Autumn is the season for mushrooms, as the lower temperatures and wetter weather provide the perfect conditions for fungi to flourish.
For most mushroom producers though, every season is mushroom season. When cultivated indoors under the right temperatures and humidity levels, growers can mimic the environments mushrooms need to produce, or ‘fruit’.
As this increases the frequency at which they can be harvested, it could be argued this is the kind of production we need to support if we are to incorporate more vegetables into our diets. More, however, doesn’t necessarily mean better – indoor cultivation, for example, means less exposure to sunlight. Though mushrooms don’t require natural light to grow fruit, their nutritional value declines without it. One study showed that outdoor-grown mushrooms can contain ten times the amount of Vitamin D as they’re exposed to more UV light.
“All the familiar mushrooms you see in the supermarket are grown indoors,” says Noel Hegarty, chief commercial officer at supermarket supplier Monaghan Mushrooms and spokesperson for UK and Ireland Mushroom Producers association. Monaghan produces 6,000 tonnes of mushrooms a month with the help of substrates – typically straw, sawdust, woodchips, or manure – providing the beds for mushrooms to grow and take up their nutrients. Anything that was formerly a plant, even cardboard, can be used as a substrate.
Once they’re sterilised to kill off any competing moulds or bacteria, substrates are inoculated with the spawn of the chosen mushroom, which, within a few weeks, will fruit. “The sterilising of substrates is heavy on cheap fossil fuels,” says Tasha Stevens Vallecillo, forager and production manager at Somerset retreat and regenerative farm 42 Acres. “And the discarding of growing mediums to sterilise again. Because with indoor setups, you have just a six-week turnaround.”
Some growers have switched to more sustainable substrates, such as used coffee grounds from cafes, or spent malt from breweries. These often skirt around the problems with sterilisation, as the heat involved in brewing coffee and beer typically kills off any unwanted organisms.
One particular growing medium, however, is not doing the mushroom industry any favours environmentally. Although it’s fractional compared to other uses in horticulture, commercial mushroom producers commonly employ peat as a ‘casing’ – essentially another layer of soil that helps keep moisture in, therefore dramatically improving yield. Since peat comes from bogs and moorland, it’s very efficient at retaining moisture. But it’s also very efficient at retaining carbon. Around a quarter of global soil carbon is stored within peatland, despite it taking up only three per cent of the Earth’s surface. Should peatland harvesting persist, more of that carbon will continue to be released.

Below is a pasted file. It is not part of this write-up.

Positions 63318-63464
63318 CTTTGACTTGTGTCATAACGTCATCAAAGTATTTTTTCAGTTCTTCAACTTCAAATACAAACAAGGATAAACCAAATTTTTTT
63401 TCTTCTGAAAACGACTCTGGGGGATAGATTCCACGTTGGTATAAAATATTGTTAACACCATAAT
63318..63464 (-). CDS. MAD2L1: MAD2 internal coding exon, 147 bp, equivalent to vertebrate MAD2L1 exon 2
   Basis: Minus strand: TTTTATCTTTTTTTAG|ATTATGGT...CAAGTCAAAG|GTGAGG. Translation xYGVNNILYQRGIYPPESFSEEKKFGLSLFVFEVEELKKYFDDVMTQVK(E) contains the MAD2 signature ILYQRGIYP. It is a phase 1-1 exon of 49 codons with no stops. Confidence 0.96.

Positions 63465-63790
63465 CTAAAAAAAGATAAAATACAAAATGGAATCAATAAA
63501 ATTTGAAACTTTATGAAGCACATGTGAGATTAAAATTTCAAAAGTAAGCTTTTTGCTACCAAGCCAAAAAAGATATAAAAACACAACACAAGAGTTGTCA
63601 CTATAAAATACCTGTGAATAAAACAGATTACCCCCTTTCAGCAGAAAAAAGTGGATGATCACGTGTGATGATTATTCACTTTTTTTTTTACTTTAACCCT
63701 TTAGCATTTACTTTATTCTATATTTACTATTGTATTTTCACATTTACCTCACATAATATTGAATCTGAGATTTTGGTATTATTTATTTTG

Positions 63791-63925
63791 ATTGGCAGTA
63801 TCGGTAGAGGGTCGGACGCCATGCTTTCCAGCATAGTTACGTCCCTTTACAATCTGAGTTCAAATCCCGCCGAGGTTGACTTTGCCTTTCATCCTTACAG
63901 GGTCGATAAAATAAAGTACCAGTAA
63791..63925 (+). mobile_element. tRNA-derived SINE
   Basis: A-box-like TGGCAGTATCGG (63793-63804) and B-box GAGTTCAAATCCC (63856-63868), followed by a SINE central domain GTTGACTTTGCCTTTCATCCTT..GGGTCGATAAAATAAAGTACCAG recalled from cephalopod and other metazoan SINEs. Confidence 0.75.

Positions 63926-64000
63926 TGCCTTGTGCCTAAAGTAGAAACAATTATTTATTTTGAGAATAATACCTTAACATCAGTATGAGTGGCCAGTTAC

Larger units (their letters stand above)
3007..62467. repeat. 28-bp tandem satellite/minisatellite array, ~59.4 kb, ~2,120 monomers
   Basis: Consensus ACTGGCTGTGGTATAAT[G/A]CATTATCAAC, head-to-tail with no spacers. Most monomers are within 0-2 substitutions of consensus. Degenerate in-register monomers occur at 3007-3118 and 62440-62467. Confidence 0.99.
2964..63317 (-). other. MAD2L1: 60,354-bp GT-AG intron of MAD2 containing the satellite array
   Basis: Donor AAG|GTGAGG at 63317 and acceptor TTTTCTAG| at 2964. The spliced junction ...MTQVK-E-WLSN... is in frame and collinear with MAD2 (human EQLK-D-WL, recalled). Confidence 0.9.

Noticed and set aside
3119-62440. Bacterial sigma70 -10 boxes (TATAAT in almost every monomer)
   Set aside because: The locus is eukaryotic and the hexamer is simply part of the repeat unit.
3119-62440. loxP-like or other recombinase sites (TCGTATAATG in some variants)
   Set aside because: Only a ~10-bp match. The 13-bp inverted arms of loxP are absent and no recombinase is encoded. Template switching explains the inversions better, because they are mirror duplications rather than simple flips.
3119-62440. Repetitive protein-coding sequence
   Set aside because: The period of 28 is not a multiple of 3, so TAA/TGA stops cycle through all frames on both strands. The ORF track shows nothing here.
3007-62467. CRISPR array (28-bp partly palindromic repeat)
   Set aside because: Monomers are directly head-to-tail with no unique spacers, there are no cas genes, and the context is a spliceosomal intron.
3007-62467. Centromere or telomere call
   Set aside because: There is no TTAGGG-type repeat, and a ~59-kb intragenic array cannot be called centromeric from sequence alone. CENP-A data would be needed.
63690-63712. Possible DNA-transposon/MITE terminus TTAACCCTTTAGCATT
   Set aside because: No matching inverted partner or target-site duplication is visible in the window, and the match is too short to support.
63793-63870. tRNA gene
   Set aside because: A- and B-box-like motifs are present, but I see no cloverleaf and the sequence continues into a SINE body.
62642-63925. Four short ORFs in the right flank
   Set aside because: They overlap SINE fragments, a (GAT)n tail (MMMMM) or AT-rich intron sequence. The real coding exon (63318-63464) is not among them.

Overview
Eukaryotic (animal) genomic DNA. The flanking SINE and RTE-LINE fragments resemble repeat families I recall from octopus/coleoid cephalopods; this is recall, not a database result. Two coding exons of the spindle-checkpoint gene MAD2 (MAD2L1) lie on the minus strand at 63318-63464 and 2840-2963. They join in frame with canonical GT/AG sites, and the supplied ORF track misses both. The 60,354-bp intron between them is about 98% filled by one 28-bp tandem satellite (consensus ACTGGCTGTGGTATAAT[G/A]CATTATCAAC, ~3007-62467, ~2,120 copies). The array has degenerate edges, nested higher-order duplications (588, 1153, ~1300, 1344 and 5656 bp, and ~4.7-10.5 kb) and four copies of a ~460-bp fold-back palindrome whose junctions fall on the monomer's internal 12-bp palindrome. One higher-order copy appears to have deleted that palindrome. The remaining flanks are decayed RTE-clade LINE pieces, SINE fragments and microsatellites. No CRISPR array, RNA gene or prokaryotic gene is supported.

Northern Ireland’s Department of Agriculture, Environment, and Rural Affairs is encouraging the government to ban the use and import of peat by 2022 (the UK government set a similar target for 2020, which failed). While alternative casings exist, a suitable one is lacking – coffee can’t be cultivated locally, the mineral vermiculite is too expensive, and wood fibre doesn’t retain nearly as much water. Indoor exotic mushroom producers are also avoiding the peat problem by growing in smaller containers meaning they don’t need as much help to retain moisture.
Eliminating the need for casings entirely, Stevens Vallecillo grows Shiitake mushrooms outdoors on cut beech, birch, and oak logs. “Mushrooms are a good food source regardless of indoor or outdoor,” she explains, “but outdoor log-grown mushrooms are infinitely higher grade and more nutritious. The Japanese value log-grown extremely highly and have been doing it at a huge scale for hundreds of years.”
While 42 Acres’ Shiitakes are at the whims of the season, and therefore fruit only two or three times a year, log-grown mushrooms can be integral in helping woodland ecosystems function. Sporing mushrooms attract insects, which attract birds, which carry and drop seeds. Some varieties also help restore the land – oyster mushrooms have been documented to ‘clean up’ petrol-contaminated soils, while a species indigenous to the Amazon is able to turn plastic into compost in a matter of months.
Especially among exotic mushrooms (things like Shiitake, Maitake, King Oyster, Lion’s Mane), supermarkets have witnessed a boom in recent years (a 240 per cent year-on-year increase, in some cases) due to health benefits and a growing interest in meat alternatives.
But the question remains: can sustainably-grown mushrooms reach the scale of output asked of them in the UK?
The general consensus is that exotic mushrooms need to be grown indoors to achieve a consistent crop all year round, with small-scale operations like Forest Fungi and Dart Valley Fungi able to produce enough to supply national organic veg box company Riverford.
It’s certainly less predictable and much lower volumes growing outdoors – at 42 Acres, Stevens Vallecillo will produce around 700kgs for every 1,000 logs, and aims for her harvest to be ready in time for key events like Glastonbury Festival. It’s also a labour intensive process, which makes it expensive to run, a reason cited by the owner of the largest shiitake log farm in Britain (20,000 logs) for why he is unable to make a profit.
But Stevens Vallecillo says growers are just starting to realise alternative approaches are possible. “What I’m seeing is people are now fruiting strains of shiitake, for example, that will come out in colder environments. So I don’t think it’s limited to the summer, spring, or autumn. It could also be viable in the winter.”